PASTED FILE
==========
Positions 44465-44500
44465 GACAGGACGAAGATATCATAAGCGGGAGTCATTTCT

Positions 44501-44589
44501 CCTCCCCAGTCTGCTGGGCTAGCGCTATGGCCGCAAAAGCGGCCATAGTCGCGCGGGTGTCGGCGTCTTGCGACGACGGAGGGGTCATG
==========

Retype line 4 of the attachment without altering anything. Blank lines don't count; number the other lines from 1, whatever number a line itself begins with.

44501 CCTCCCCAGTCTGCTGGGCTAGCGCTATGGCCGCAAAAGCGGCCATAGTCGCGCGGGTGTCGGCGTCTTGCGACGACGGAGGGGTCATG